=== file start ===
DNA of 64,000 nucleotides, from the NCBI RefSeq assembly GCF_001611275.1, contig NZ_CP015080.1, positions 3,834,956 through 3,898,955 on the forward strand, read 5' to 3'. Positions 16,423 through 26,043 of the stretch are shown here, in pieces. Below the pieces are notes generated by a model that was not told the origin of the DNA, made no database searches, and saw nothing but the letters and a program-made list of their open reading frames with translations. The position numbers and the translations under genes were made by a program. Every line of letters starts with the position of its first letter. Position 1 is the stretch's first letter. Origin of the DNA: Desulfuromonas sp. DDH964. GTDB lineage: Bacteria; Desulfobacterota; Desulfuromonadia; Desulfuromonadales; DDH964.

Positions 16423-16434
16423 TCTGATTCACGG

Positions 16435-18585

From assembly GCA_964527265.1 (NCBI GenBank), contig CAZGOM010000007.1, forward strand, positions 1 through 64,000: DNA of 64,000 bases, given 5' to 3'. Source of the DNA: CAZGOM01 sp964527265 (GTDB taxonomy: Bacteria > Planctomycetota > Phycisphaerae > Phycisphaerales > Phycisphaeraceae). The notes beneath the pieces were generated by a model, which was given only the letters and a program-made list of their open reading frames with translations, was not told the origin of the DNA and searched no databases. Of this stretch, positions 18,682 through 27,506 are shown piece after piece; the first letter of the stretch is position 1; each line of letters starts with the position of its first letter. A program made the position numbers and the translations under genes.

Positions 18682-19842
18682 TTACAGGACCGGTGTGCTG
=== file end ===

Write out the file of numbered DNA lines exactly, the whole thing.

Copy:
DNA of 64,000 nucleotides, from the NCBI RefSeq assembly GCF_001611275.1, contig NZ_CP015080.1, positions 3,834,956 through 3,898,955 on the forward strand, read 5' to 3'. Positions 16,423 through 26,043 of the stretch are shown here, in pieces. Below the pieces are notes generated by a model that was not told the origin of the DNA, made no database searches, and saw nothing but the letters and a program-made list of their open reading frames with translations. The position numbers and the translations under genes were made by a program. Every line of letters starts with the position of its first letter. Position 1 is the stretch's first letter. Origin of the DNA: Desulfuromonas sp. DDH964. GTDB lineage: Bacteria; Desulfobacterota; Desulfuromonadia; Desulfuromonadales; DDH964.

Positions 16423-16434
16423 TCTGATTCACGG

Positions 16435-18585

From assembly GCA_964527265.1 (NCBI GenBank), contig CAZGOM010000007.1, forward strand, positions 1 through 64,000: DNA of 64,000 bases, given 5' to 3'. Source of the DNA: CAZGOM01 sp964527265 (GTDB taxonomy: Bacteria > Planctomycetota > Phycisphaerae > Phycisphaerales > Phycisphaeraceae). The notes beneath the pieces were generated by a model, which was given only the letters and a program-made list of their open reading frames with translations, was not told the origin of the DNA and searched no databases. Of this stretch, positions 18,682 through 27,506 are shown piece after piece; the first letter of the stretch is position 1; each line of letters starts with the position of its first letter. A program made the position numbers and the translations under genes.

Positions 18682-19842
18682 TTACAGGACCGGTGTGCTG